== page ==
Spokane North Notes
A weekly bulletin of the Spokane-North Rotary Club
November 10, 2014
Editors: Chuck Rehberg and Sandy Fink
Program Coordinator and Photo: Jim Minkler
               Field trip: The next club meeting, Nov. 17, is at North Central High School’s new science building, just south of Howard and Washington streets.  If you have not already signed up, please register with coordinator Sandy Fink so the proper number of meals can be catered – and they are not school lunches.  The meeting with NC Principal Steve Fisk and four students, followed by a tour, starts promptly at noon on the third floor of the new building.  Parking is limited and details will be shared with those who have registered.
               Board meeting:  Club directors and officers meet at noon, Wednesday, Nov. 19, in the Library Conference Room at Lincoln Center.  Other members are welcome to attend.  Please let President Jon Heideman know if you are coming.
Chartering a new course in education
               Pride Prep will be one of Spokane’s two new charter schools next fall and school director Brenda McDonald talked about the programs and the possibilities at the Nov. 10 club luncheon.
               Joining her was Pride Prep staffer Johnny Whitmore, the school’s “solutions strategist.”
               Pride Prep will open for 6th and 7th grade classes next September in the former Social Security Administration building at 811 E. Sprague.  Pride Prep envisions an enrollment eventually of 100 students in grades 6-12.
               Also opening next fall is the Spokane International Academy, a K-8 charter school housed in the former St. Patrick’s Catholic School in Hillyard.  School director Travis Franklin, formerly a Mead educator, spoke to the club earlier this year.
               Charter schools were allowed in a 2012 statewide initiative, narrowly passed by voters after three failed attempts.  The Washington Education Association and a few other groups have challenged the program in state courts.  The Bill and Melinda Gates Foundation contributed $7 million to open and support charter schools.  Washington becomes the 42nd state to allow the charter programs, which have a special mandate to help at-risk students, especially those whose families live in poverty.
               Spokane School District 81 is the “authorizer” of Pride Prep and will ensure that educational goals are reached.   However, Pride Prep operates independently with its own seven-member school board and has raised $1.7 million in “startup funds.”  State funding doesn’t begin until the school opens.
               “We have high quality schools in Spokane, but a number of kids are not succeeding,” said McDonald, former principal at Garry Middle School in northeast Spokane.  “Some students don’t do well moving from class to class in a six-hour day, she said, adding “less than 30 percent of kids in poverty attend college.”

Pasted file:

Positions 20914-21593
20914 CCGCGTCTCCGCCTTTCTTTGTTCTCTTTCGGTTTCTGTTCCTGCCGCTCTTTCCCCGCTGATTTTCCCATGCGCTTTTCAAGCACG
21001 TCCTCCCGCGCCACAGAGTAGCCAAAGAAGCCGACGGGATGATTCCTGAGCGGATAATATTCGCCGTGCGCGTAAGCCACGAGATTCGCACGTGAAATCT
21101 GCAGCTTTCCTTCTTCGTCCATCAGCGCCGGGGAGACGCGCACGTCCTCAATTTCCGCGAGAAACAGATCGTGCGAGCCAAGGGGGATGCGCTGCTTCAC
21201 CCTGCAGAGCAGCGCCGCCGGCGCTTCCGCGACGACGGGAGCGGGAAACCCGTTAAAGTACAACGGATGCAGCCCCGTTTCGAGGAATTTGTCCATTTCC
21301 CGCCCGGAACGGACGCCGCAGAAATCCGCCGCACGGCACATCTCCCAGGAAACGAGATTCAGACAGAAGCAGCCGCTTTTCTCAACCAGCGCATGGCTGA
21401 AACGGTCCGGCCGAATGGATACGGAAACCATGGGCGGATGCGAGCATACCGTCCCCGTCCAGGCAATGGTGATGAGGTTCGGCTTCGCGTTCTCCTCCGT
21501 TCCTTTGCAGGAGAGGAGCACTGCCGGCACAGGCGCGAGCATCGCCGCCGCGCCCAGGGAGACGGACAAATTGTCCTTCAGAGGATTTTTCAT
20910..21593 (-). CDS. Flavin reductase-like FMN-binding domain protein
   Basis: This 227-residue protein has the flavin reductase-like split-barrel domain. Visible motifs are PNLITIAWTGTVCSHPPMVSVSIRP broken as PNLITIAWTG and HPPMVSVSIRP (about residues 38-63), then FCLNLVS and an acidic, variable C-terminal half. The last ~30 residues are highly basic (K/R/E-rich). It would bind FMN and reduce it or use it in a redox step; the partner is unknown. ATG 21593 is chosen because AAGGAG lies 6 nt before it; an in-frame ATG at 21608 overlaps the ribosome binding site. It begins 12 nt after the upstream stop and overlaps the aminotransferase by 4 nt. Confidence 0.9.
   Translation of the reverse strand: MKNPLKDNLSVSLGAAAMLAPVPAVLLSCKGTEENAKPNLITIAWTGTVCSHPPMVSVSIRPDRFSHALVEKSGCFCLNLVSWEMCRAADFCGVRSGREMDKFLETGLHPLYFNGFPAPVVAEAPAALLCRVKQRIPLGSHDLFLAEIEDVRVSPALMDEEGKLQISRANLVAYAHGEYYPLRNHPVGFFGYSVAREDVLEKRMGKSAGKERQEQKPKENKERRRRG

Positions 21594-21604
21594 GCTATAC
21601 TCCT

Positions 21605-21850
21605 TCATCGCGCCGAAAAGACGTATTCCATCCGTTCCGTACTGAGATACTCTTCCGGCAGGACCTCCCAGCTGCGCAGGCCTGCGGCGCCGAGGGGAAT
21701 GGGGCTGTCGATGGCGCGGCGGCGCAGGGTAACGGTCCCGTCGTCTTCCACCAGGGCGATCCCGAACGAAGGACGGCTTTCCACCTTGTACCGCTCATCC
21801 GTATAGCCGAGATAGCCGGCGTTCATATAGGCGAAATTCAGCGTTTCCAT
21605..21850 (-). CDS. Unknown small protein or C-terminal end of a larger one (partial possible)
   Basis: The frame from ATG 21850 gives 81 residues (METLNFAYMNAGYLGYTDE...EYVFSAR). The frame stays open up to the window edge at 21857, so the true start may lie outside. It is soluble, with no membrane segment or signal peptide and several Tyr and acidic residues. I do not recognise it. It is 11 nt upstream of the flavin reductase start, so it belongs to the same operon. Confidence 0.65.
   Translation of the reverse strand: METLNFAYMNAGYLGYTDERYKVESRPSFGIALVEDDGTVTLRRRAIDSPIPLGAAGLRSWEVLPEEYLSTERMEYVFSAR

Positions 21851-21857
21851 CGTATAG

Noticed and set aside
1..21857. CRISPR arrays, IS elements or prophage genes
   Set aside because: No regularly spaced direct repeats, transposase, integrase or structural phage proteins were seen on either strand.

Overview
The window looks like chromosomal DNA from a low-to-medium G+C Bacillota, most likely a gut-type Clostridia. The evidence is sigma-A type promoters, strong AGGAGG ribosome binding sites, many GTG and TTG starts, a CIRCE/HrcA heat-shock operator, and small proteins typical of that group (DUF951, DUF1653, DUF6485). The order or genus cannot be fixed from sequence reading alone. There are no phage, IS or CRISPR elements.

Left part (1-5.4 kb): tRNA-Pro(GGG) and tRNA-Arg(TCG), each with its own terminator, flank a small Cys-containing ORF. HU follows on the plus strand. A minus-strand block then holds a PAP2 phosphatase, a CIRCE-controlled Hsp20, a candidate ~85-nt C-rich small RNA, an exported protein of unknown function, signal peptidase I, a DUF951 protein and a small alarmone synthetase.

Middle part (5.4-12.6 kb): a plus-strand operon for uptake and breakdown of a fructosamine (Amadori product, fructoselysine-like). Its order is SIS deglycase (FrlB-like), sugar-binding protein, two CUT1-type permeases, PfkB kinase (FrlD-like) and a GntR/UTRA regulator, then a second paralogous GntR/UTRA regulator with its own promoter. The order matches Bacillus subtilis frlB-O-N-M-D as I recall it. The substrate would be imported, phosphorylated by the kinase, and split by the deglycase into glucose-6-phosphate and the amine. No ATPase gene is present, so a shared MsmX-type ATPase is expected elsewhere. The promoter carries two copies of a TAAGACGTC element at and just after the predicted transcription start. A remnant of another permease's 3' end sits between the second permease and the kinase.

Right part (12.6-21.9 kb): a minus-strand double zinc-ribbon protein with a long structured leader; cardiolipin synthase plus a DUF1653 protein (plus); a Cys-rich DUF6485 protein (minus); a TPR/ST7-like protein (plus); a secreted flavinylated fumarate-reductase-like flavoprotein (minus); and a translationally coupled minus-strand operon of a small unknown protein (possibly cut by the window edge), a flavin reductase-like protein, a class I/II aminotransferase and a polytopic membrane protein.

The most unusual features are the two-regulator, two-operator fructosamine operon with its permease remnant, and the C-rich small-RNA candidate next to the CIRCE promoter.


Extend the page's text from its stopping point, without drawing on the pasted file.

Pride Prep is an “open-concept” school with small classes, non-traditional approaches, one-on-one tutoring and special projects for students, she said.  Classes will have a certified teacher and a qualified assistant.
               Asked how the class-size mandates from court cases and this fall’s initiative will apply, McDonald replied, “That will not be an issue.”
               The state’s first charter school, First Place Scholars, a K-5 program, opened in Seattle’s East Central neighborhood this fall when a private school for homeless students was converted to a charter school.  The 2012 initiative created a Washington Charter Schools Association and provides for up to 40 charter schools statewide in four years.
               Pride Prep will have longer school days, typically 7:30 a.m. to 4:30 p.m. and a two-week longer school year than other Spokane schools, according to earlier reports.
               McDonald said students will have breakfast, work with staff on a plan for that day and meet in groups or individually, “based on where they are at” academically.  In the second half of the school day, there will be classroom projects and she hopes to connect with community and business partners who will interact with students to provide workplace experiences.
Whitmore, a Whitworth University graduate, said, “We will look for a chance to get (students) out of school, connect with partners and create something.  We are building options.” He said some students may study gardening for a week, then get “a chance to learn and act” with area gardeners and landscapers.
               With regard to extracurricular activities, McDonald said, “We won’t have a football team, but we may have volleyball and basketball, sports which require fewer athletes.”  In arts programs, she said, either the school will offer programs or certain students may travel for specialized offerings like dance.
               Students for Pride Prep are recruited through various outreach efforts, including visits to the West Central, East Central and Northeast Community Centers.  At West Central’s Halloween Party last month, Pride Prep staff took 10 pounds of gumdrops and boxes of toothpicks and invited Holmes Elementary-area students “to build whatever” from the materials, a good example of non-traditional learning.
               Of the Pride Prep location, McDonald said, “We wanted to be neighborhood neutral.  And we are happy to be close to downtown and to the university district.”
               Missions and mottoes help define the vision for Pride Prep.  Its mission is “to empower youth to thrive in college, careers and life through a personalized and innovative learning environment.”
               It’s motto: “Lead today. Inspire tomorrow.”
               In response to a question, McDonald said Pride Prep “is not a drain (on district resources); it’s another solution.”